However, it aint really downtime but the way I used service degration is to equate 1 hour of severe degradation as a fraction of downtime

if the sla does not say anything about degradation in service... then the incident would be raised as a par normal for the type

It also depends on the service, the customers etc

If your customers are commercial and spending money and they cant because of the degradation...then it is a higher issue
_________________
John Hardesty
ITSM Manager's Certificate (Red Badge)

Change Management is POWER & CONTROL. /....evil laughter
Back to top
View user's profile
dboylan
Senior Itiler


Joined: Jan 03, 2007
Posts: 189
Location: Redmond, WA

PostPosted: Wed Feb 21, 2007 11:23 am    Post subject: Re: Slow Service - can it be called Downtime? Reply with quote

ManP wrote:
If an IT Service is slow, whatever be the reasons, can it be considered as downtime? Can we define like slowness of 20% or more compared to normal is considered downtime. This is what my organisation would like to define.

I disagreed. My view is unless there is a service disruption and users cannot use the IT Service it cannot be treated as downtime. Even though there is service degradation or reduced performance, but since users are continuing using the service it cannot be called downtime.

Am I right or wrong?

ManP


I would have to say that your view is "old school" IT. In the old school, if service isn't completely disrupted, then it isn't counted as a breach of service. In Best Practice, IT is aligned with the business. If your were a business lead for your organization, would you consider 20% degradation a breach of service?

Even if you don't have formal Service Level Agreements in place, you have Service Level Agreements in place. Lacking formal SLAs, you have perceived SLAs. If the business considers a 20% degradation in service as unacceptable, and you don't have a formal SLA, then you are in breach of the perceived SLA.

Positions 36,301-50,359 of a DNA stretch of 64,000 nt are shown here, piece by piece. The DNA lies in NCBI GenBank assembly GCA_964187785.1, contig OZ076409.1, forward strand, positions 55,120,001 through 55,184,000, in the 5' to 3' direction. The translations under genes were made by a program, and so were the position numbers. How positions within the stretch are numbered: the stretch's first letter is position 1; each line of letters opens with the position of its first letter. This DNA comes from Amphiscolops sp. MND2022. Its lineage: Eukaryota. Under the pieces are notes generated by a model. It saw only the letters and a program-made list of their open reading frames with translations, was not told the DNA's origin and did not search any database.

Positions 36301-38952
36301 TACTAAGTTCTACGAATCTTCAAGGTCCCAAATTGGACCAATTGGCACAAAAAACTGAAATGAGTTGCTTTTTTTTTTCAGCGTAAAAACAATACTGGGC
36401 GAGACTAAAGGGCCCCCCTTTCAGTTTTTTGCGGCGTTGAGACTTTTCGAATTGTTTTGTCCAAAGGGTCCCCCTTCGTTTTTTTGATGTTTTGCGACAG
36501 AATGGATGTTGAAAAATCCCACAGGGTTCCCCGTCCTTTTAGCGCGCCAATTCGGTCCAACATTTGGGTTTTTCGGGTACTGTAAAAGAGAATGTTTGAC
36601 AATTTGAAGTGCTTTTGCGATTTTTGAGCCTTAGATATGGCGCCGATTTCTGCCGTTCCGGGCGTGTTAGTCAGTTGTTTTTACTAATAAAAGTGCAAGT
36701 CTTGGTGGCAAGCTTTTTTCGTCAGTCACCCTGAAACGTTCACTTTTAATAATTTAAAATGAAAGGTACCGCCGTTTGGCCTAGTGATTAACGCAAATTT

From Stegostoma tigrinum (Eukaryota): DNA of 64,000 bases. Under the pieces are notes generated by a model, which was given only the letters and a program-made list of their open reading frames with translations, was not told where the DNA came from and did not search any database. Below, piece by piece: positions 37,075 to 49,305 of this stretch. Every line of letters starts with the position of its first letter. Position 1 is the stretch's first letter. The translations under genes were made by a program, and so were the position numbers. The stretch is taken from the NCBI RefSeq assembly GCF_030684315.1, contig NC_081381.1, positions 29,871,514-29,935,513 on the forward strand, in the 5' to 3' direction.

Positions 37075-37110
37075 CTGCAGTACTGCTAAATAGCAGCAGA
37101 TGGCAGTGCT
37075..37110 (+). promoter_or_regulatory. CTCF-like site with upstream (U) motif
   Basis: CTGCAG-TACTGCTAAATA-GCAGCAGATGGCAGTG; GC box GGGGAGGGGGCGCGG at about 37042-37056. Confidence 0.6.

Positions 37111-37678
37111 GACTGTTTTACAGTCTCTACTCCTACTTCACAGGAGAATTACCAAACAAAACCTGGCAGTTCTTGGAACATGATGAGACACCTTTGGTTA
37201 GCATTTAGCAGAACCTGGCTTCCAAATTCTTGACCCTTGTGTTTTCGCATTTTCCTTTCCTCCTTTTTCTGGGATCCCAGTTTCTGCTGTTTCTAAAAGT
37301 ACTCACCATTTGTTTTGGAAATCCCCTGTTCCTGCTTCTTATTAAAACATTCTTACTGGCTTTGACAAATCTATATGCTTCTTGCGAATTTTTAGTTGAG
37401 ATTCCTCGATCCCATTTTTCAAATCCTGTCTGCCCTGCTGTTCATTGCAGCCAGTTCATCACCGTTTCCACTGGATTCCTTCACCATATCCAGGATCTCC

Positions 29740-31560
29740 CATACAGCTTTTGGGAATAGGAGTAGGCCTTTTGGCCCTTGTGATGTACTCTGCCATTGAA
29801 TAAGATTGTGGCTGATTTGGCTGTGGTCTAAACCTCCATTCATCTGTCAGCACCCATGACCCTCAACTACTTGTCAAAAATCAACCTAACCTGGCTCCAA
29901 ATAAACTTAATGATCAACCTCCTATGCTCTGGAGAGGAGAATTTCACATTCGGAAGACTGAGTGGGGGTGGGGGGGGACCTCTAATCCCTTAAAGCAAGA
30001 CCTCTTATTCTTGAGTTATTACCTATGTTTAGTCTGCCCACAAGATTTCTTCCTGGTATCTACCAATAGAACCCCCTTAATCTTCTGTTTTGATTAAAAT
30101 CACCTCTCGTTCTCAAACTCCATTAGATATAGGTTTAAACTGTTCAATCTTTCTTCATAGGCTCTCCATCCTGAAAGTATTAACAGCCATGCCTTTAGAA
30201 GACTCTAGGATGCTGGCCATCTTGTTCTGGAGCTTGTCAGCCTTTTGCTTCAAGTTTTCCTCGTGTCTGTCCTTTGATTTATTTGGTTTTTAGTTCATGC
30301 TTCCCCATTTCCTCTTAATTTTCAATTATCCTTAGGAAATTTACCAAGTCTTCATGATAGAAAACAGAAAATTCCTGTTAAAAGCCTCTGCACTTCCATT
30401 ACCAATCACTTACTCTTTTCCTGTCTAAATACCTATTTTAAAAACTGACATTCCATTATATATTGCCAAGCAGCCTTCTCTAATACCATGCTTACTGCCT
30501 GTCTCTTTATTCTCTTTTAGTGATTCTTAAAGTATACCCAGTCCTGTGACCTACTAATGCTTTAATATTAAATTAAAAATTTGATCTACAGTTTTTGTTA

This is one of the best reasons to implement formal SLAs.
Back to top
View user's profile
Fabien
Senior Itiler


Joined: Sep 27, 2005
Posts: 207

PostPosted: Thu Feb 22, 2007 4:55 am    Post subject: Reply with quote

Yes, I think the discussion is precisely on the definition of downtime.

If you limit your interpretation to whether a service is completely interrupted or not, you will end up in the sort of situation that ITIL is striving to resolve, which is a disconnect between the quality of service delivered and the customer perception of the value of that service.

A more correct definition of downtime would be the status of a service degraded to the point of failing to provide the business service it is designed for.

By this definition, you should also define that threshold in your SLAs.
_________________
BR,
Fabien Papleux

Accenture
Technology Consulting | Service Excellence
Red Badge Certified

Twitter @itilgeek
Back to top
View user's profile Send e-mail Visit poster's website MSN Messenger
alvinaloy
Newbie
Newbie


Joined: Jan 29, 2007
Posts: 2
Location: Asia, Singapore

PostPosted: Thu Mar 08, 2007 4:05 pm    Post subject: Reply with quote

Downtime for me, relates more to an availability issue, while slow performance would be a capacity issue.